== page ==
Burnham and the surrounding area has a population of over 20,000 and NO secondary school for the majority of children that haven’t passed the Buckinghamshire 11 plus exam.
The primary schools are full with pupils having to travel to other schools.
The consensus on the best way forward is for a through school to take the excess primary school pupils, and gradually increase the age range so that all local children have the choice of school without the cost and time wasted on travel.
Benefits of a local school
A local school has many other advantages
- Joining in after school activities
- After school tuition for GCSEs
- Sharing village events and clubs with school friends
- Walking or cycling to school
- Saving an hour each way on bus or rail journeys
- Saving £800 pa on travel costs
There are school buildings at the Opendale site in Burnham, with a relatively new sports hall and all-weather pitches. Those extra facilities were funded by a local charity and the community. Buckinghamshire Council will not provide the necessary management to enable 40 odd local groups to continue using and paying for the facilities. The site is only used as a pickup point for coaches to transfer the children to another school 6 miles away in Bourne End.
The nearest non-selective school is five and a half miles away in Stoke Poges. It is Sikh-ethos and was put in special measures due to safeguarding concerns. It is being investigated for financial mismanagement. Most pupils at Khalsa school are bused in from Slough and Ealing to the converted office block.
The Burnham school was closed in 2019 at the request of E-Act, the academy group that had been running the school for 7 years. They had closed sixth form. The reputation was poor. School attendance had dropped to about 20 a year and the school was no longer viable.
After the school commissioner made the recommendation to close (due to the low demand and failures by the academy group), the council officials say that the school cannot be re-opened in its current form.
The current proposal is to gradually open a through school from age 3 to 18. It would be supported by the academy group that runs Burnham Grammar school and Dorney school, and the Lent Rise single school academy group. Lent Rise (and all the other local primary schools) are full with 30 children in every class. Previously an extra class has been operated for budge years.
Demand for places
The council officials keep under-reporting the demand for secondary school places. In 2019, they said the demand was less than 20 per year (based on the fact that no parent wants their child to go to a failing school). In 2020, reported demand has been up to 150 a year based on some unbelievable birth statistics (half the sustainable population rate!).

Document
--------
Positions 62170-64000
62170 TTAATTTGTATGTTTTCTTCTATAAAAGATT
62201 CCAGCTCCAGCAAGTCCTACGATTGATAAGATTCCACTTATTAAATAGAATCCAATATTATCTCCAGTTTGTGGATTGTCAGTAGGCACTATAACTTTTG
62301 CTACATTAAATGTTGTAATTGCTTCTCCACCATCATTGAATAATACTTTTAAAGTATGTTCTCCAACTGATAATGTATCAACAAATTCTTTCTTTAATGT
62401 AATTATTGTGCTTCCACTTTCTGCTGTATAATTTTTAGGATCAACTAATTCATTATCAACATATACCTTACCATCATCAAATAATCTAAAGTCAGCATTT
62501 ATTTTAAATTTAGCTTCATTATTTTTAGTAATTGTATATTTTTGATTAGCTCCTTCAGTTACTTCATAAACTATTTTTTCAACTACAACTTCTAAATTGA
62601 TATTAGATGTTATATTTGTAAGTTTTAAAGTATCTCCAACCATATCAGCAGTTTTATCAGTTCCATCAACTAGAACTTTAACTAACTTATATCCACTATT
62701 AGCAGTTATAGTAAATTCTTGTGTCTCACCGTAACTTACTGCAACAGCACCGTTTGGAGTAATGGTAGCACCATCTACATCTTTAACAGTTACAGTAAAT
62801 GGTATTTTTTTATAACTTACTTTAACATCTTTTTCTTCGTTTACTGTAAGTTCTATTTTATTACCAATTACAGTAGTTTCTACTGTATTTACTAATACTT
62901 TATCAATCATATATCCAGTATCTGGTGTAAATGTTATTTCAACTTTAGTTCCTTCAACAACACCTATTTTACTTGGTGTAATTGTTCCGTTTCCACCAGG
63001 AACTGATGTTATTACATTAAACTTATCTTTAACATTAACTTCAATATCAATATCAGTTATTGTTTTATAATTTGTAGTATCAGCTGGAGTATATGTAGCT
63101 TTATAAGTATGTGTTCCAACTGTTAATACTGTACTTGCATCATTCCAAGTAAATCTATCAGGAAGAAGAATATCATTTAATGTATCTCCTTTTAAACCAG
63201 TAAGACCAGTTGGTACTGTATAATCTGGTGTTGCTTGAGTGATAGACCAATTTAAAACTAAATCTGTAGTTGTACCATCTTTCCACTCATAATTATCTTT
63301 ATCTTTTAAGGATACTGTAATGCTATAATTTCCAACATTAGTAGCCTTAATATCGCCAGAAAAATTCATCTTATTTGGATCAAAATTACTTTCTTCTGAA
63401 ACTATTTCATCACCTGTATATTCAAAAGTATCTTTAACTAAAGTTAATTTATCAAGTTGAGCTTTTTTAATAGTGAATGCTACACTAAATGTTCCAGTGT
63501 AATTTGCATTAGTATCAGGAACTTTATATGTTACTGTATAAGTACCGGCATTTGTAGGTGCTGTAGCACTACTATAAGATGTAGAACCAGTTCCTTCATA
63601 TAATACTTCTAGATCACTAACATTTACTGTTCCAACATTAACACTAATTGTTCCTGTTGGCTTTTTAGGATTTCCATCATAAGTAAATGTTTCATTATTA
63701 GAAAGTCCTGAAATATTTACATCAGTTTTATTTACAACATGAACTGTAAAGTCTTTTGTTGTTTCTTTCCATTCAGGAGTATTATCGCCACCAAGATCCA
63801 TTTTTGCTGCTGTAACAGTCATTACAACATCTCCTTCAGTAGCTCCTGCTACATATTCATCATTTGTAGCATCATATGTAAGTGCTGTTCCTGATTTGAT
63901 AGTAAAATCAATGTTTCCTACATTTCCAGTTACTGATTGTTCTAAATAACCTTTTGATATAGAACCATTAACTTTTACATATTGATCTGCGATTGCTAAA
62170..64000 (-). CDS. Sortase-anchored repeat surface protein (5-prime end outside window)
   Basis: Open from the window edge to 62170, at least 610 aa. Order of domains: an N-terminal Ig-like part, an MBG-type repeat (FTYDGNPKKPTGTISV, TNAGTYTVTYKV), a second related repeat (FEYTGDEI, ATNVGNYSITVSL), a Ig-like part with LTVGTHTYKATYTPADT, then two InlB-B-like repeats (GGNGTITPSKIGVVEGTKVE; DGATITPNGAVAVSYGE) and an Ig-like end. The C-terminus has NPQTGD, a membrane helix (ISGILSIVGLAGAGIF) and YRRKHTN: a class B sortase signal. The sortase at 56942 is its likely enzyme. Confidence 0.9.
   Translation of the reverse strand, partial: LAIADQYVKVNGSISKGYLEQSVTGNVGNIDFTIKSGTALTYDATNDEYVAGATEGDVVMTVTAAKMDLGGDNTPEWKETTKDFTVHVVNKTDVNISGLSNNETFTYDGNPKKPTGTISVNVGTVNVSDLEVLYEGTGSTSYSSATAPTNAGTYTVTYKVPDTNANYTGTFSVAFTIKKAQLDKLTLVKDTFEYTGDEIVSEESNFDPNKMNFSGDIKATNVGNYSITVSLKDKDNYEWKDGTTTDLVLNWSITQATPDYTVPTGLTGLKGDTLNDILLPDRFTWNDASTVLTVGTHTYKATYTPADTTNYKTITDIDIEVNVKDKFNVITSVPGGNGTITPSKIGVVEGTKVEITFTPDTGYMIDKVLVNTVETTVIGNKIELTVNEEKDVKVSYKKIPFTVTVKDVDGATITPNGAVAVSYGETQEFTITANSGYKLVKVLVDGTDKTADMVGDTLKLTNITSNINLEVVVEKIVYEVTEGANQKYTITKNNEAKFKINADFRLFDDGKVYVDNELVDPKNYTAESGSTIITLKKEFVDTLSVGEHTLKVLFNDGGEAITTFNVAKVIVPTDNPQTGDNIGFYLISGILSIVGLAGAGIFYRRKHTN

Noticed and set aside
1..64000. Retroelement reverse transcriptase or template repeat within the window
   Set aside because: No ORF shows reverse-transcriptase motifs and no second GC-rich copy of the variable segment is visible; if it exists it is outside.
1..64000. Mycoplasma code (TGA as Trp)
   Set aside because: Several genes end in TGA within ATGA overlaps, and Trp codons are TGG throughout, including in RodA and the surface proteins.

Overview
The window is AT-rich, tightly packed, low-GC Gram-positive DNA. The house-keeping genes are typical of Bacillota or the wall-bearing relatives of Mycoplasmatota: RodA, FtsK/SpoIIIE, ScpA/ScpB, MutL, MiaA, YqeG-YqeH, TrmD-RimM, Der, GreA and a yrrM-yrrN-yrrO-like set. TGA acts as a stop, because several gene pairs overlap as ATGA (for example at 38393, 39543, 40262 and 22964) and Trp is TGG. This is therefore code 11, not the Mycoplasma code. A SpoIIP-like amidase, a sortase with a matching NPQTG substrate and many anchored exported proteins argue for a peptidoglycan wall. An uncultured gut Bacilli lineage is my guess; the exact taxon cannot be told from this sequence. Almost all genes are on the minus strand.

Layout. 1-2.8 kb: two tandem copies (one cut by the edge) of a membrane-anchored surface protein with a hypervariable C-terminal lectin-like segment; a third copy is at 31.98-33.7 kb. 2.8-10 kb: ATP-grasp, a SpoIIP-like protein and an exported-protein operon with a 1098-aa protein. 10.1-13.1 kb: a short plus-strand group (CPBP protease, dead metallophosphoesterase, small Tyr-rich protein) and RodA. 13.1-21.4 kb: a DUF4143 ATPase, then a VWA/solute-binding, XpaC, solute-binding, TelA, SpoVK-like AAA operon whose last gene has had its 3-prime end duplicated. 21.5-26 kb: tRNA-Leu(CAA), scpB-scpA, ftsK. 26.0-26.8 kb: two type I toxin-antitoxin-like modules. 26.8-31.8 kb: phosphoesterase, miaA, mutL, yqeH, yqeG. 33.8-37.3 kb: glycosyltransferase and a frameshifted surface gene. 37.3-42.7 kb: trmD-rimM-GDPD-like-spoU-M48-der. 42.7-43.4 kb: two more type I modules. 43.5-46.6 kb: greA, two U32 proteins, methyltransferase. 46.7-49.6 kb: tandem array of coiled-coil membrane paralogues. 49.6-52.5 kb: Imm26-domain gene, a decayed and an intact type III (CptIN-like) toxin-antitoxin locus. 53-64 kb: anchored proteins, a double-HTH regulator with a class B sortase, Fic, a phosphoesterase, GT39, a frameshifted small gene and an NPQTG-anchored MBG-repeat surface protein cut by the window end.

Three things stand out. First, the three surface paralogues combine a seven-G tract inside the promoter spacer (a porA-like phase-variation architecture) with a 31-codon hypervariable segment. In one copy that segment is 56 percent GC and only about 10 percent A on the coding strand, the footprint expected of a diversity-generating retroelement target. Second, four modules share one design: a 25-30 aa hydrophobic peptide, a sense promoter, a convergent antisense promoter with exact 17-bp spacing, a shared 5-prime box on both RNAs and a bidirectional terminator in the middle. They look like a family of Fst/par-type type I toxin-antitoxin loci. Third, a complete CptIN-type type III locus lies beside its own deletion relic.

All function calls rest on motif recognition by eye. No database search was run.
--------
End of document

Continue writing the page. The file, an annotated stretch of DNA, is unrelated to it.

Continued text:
A population of 20,000 means that there should be about 260 children in each year group; cream off the top 25% for grammar school and that’s 180 a year for upper school in the immediate area.
Alternatively, consider the primary school pupils in the feeder schools (St Peter’s, Taplow, Dorney, Lent Rise). That’s 7 classes, 210 children within the Bucks area. Priory school and Lady of Peace in Slough take our surplus primary pupils, and the Opendale site would be the closest secondary school for them as well.
Farnham Common has infant and junior schools whose pupils need secondary school places. There is now no public buses going directly to Beaconsfield. Children are walking through Beaconsfield, over the rugby pitches at night to catch a bus at the motorway services. Parents are choosing Slough schools which can be reached by public transport.
Buckinghamshire is one of only 2 areas in the country to have a wholly selective education system. Children sit an exam unless the parent explicitly excludes their child. Only children that pass can choose a grammar school. Everyone else goes to a non-selective school, or a comprehensive school across the county border.
Many parents prefer the comprehensive schools offered outside Buckinghamshire. The government statistics ignore the selective school system in Buckinghamshire which creams off the brightest and wealthiest children. These downgrades the performance of our non-selective school even when they are performing well for their pupils.
The local council has a responsibility for providing adequate school places for local children. For decades, Buckinghamshire has been dependent on other authorities in Maidenhead and Slough to provide places for our children. Their local plans are to develop many more houses which will fill their existing and planned school places.
The council owns the Opendale site which is deteriorating.
Burnham needs a secondary school. Local people of all parties and none are fighting to ensure that Burnham is not neglected in this matter.
Or visit the Facebook group Burnham needs a through school